Sometimes when I’m doing a project or have an idea, I’ll shoot it over to my editor Jackson here at Tuts+. Even though it may not be Tuts+ related, it’s great for me to be able to get his advice and suggestions.


Um, What Workspace?

Whether you’re being paid to be a photographer or you are an amateur, have a workspace. If you have to clear the kitchen table so that you can set everything up and then put everything back once you’re done, it’s really going to put you off doing anything. Likewise if you pop yourself on the sofa with a laptop to edit and you end up half watching soap operas or a film, you don’t really concentrate and so very little gets done.

Even if it’s a table in the corner of a room, as long as it’s a dedicated workspace and you can shut yourself off from the rest of the world then it’ll make the world of difference.

Give yourself a proper space to work [Image via Pixabay CC0]

Get Out of the Office!

I know I just told you to make yourself a little office space but if you spend hour upon hour in there when you’re in a creative funk then it’s not going to help. Getting out and going for a walk can help, but sometimes all you need is a change of scene. Something I’ve done in the past and I know friends have done this too, is to go to a pub or café that has free WI-FI and make that your office for a few hours. Buying a soft drink or coffee is usually enough to secure you a table for a while (and it’s only fair to the venue) so you can squirrel yourself away in a corner and work.

Make Your Work Area Fun

Make your work area fun and creative, it doesn’t have to be stark and boring just because you’ll be working there. Have things around to inspire you; a nice print on the wall for example can really brighten things up. Sometimes having your own prints on the walls can seem a little self-indulgent but really, it’s not! I only have one print of my photography on the walls and that’s only because my partner had it done, not me. It’s silly but I felt like it would be ‘showing off’ or like my pictures weren’t good enough to have on the walls and over time, I’ve come to realise that that’s not just the case. Not only can you be proud of what you can do but having something up that you see every day might actually inspire you to do better. Once you start seeing your image and thinking, ‘I wish I’d done this instead’ or ‘I could do that so much better now’ then chances are you’ll replace that image with a ‘better’ one–that’s a natural evolution and it’s great!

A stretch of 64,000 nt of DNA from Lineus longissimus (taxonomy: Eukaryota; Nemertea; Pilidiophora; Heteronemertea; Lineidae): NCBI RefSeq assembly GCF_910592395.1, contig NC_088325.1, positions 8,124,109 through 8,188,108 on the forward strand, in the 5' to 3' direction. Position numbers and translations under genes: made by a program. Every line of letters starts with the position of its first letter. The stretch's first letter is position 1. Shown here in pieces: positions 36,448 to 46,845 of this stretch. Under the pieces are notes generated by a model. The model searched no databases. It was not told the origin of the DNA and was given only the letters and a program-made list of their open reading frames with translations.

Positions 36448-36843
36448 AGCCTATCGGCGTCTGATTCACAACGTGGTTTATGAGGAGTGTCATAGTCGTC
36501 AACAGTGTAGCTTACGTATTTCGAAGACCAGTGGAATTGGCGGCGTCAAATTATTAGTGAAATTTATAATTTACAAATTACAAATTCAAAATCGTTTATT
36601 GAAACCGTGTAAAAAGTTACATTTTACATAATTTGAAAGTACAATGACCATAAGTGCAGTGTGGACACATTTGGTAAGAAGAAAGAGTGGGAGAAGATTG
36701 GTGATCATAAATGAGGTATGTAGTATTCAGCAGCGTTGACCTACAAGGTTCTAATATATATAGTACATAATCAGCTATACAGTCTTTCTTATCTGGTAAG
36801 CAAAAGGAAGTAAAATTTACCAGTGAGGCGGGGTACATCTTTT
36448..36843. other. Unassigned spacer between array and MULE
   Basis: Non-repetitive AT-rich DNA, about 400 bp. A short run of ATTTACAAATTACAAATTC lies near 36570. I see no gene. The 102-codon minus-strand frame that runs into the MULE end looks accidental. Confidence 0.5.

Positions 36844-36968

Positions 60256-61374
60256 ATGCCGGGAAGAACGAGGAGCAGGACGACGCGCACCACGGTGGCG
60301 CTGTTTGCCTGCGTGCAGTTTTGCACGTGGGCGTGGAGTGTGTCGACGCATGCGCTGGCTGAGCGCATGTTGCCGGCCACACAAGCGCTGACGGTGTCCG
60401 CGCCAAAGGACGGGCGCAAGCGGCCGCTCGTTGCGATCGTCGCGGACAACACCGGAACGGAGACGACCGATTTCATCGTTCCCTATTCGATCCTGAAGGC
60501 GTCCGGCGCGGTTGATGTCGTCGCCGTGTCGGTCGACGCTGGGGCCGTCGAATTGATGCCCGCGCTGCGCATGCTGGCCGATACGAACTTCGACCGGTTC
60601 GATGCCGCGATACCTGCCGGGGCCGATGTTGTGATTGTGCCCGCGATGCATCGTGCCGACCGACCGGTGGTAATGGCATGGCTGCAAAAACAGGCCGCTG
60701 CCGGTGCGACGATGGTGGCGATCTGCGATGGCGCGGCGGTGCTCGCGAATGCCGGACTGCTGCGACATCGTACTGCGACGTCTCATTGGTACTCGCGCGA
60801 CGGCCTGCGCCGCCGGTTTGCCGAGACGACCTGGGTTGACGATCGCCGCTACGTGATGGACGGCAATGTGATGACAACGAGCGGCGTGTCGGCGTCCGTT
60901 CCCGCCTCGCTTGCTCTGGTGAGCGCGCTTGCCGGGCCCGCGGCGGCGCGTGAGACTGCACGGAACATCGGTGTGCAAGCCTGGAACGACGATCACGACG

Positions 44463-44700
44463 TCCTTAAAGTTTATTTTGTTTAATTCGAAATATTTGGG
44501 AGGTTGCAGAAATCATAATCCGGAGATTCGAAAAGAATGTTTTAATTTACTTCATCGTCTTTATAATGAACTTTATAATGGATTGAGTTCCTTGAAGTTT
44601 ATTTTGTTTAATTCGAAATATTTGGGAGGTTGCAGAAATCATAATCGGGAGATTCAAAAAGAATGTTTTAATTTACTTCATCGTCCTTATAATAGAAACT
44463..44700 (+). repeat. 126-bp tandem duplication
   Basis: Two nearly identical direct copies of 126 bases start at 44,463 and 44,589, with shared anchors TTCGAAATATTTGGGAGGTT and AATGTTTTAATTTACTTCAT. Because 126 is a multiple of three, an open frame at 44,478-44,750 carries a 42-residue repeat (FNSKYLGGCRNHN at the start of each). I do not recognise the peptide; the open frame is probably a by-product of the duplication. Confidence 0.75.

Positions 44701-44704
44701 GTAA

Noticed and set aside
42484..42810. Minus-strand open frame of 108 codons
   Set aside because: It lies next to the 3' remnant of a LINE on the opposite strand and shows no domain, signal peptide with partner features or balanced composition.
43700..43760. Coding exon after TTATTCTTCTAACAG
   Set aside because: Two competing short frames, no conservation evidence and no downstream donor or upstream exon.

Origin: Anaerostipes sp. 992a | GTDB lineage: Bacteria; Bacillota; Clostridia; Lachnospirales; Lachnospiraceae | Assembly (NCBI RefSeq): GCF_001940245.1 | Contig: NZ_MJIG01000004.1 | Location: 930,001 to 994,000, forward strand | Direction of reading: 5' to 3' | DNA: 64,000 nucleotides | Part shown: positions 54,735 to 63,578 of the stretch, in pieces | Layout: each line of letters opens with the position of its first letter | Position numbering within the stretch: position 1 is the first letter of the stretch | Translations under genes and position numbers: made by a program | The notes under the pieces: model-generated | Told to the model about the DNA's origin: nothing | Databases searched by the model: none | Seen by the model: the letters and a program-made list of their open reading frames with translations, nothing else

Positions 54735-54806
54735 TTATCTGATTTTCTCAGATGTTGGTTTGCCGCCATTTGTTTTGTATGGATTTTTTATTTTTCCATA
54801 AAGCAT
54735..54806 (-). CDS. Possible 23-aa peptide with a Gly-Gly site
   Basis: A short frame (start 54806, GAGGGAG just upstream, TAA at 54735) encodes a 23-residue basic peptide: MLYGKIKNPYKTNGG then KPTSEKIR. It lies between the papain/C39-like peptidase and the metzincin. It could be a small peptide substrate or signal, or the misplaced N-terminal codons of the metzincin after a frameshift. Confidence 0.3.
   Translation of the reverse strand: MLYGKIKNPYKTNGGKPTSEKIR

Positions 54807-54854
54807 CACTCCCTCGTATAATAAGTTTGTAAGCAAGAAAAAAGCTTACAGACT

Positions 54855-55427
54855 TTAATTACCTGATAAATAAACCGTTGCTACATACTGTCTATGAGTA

You don’t want to have to wade through mountains of paper to find what you need. Keep your desk organised and tidy. You still have to work, it’s a functional space, but try not to let it get out of control. A good practice is to straighten everything out and put things you’re finished with away at the end of each work session. Starting with a tidy area will mentally feel much better than having to dig out your keyboard from under post-it notes.